crash - what happens when the system crashes
This section explains what happens when the system crashes and how you
can analyze crash dumps.
When the system crashes voluntarily it prints a message of the form
panic: why i gave up the ghost
on the console, takes a dump on a mass storage peripheral, and then
invokes an automatic reboot procedure as described in reboot(8). (If
auto-reboot is disabled on the front panel of the machine the system
will simply halt at this point.) Unless some unexpected inconsistency
is encountered in the state of the file systems due to hardware or
software failure the system will then resume multi-user operations.
The system has a large number of internal consistency checks; if one of
these fails, then it will panic with a very short message indicating
which one failed.
The most common cause of system failures is hardware failure, which can
reflect itself in different ways. Here are the messages which you are
likely to encounter, with some hints as to causes. Left unstated in
all cases is the possibility that hardware or software error produced
the message in some unexpected way.
IO err in push
hard IO err in swap
The system encountered an error trying to write to the paging
device or an error in reading critical information from a disk
drive. You should fix your disk if it is broken or unreliable.
timeout table overflow
This really shouldn't be a panic, but until we fix up the data
structure involved, running out of entries causes a crash. If
this happens, you should make the timeout table bigger.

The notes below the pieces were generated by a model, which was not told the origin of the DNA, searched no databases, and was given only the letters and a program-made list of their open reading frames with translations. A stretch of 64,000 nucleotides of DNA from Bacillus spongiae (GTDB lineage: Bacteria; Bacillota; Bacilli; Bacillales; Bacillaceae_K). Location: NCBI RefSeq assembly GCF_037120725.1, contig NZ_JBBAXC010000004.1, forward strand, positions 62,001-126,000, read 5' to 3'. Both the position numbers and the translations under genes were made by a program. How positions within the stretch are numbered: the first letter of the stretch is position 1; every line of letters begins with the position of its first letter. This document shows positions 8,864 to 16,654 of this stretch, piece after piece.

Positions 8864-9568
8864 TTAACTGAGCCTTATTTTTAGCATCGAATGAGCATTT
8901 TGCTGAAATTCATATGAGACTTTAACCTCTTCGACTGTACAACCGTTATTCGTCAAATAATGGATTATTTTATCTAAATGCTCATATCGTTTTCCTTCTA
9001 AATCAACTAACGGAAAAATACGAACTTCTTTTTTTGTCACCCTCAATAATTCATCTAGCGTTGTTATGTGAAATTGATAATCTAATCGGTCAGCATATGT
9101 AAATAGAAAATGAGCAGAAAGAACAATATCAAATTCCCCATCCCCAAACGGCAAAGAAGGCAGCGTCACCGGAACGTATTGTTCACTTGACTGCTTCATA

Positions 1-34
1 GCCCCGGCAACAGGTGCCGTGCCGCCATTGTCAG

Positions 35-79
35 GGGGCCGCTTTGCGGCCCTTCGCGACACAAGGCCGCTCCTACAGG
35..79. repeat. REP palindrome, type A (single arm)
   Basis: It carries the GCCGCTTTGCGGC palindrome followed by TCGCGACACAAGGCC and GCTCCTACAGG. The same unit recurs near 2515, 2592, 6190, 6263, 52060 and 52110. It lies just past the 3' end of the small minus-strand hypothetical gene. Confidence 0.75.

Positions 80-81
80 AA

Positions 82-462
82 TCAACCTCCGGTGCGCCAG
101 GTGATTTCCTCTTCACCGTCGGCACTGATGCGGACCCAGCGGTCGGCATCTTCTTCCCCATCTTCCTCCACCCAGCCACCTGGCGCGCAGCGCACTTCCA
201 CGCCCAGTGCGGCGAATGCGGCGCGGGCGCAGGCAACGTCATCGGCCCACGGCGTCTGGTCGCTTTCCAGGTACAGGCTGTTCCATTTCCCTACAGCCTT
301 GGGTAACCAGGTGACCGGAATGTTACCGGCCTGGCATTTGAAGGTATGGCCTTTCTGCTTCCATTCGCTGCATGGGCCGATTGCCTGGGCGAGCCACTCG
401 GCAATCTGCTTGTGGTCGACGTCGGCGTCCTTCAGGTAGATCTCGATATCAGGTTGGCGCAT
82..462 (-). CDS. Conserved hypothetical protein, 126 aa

KSP not valid
CHM? in kernel
These indicate either a serious bug in the system or, more
often, a glitch or failing hardware. If SBI faults recur, check
out the hardware or call field service. If the other faults
recur, there is likely a bug somewhere in the system, although
these can be caused by a flakey processor. Run processor micro-
machine check %x:
machine dependent machine-check information
We should describe machine checks, and will someday. For now,
ask someone who knows (like your friendly field service people).
trap type %d, code=%d, pc=%x
A unexpected trap has occurred within the system; the trap types
0 reserved addressing fault
1 privileged instruction fault
2 reserved operand fault
3 bpt instruction fault
4 xfc instruction fault
5 system call trap
6 arithmetic trap
7 ast delivery trap
8 segmentation fault
9 protection fault
10 trace trap
11 compatibility mode fault
12 page fault
13 page table fault
The favorite trap types in system crashes are trap types 8 and
9, indicating a wild reference. The code is the referenced
address, and the pc at the time of the fault is printed. These
problems tend to be easy to track down if they are kernel bugs
since the processor stops cold, but random flakiness seems to
cause this sometimes.
The system initialization process has exited. This is bad news,
as no new users will then be able to log in. Rebooting is the
only fix, so the system just does it right away.
That completes the list of panic types you are likely to see.
When the system crashes it writes (or at least attempts to write) an
image of memory into the back end of the primary swap area. After the
system is rebooted, the program savecore(8) runs and preserves a copy
of this core image and the current system in a specified directory for
later perusal. See savecore(8) for details.
To analyze a dump you should begin by running adb(1) with the -k flag
on the core dump. Normally the command ``*(intstack-4)$c'' will pro-
vide a stack trace from the point of the crash and this will provide a
clue as to what went wrong. A more complete discussion of system
debugging is impossible here. See, however, ``Using ADB to Debug the
adb(1), analyze(8), reboot(8)
VAX 11/780 System Maintenance Guide for more information about machine
Using ADB to Debug the UNIX Kernel
4th Berkeley Distribution 1 September 1981 CRASH(8V)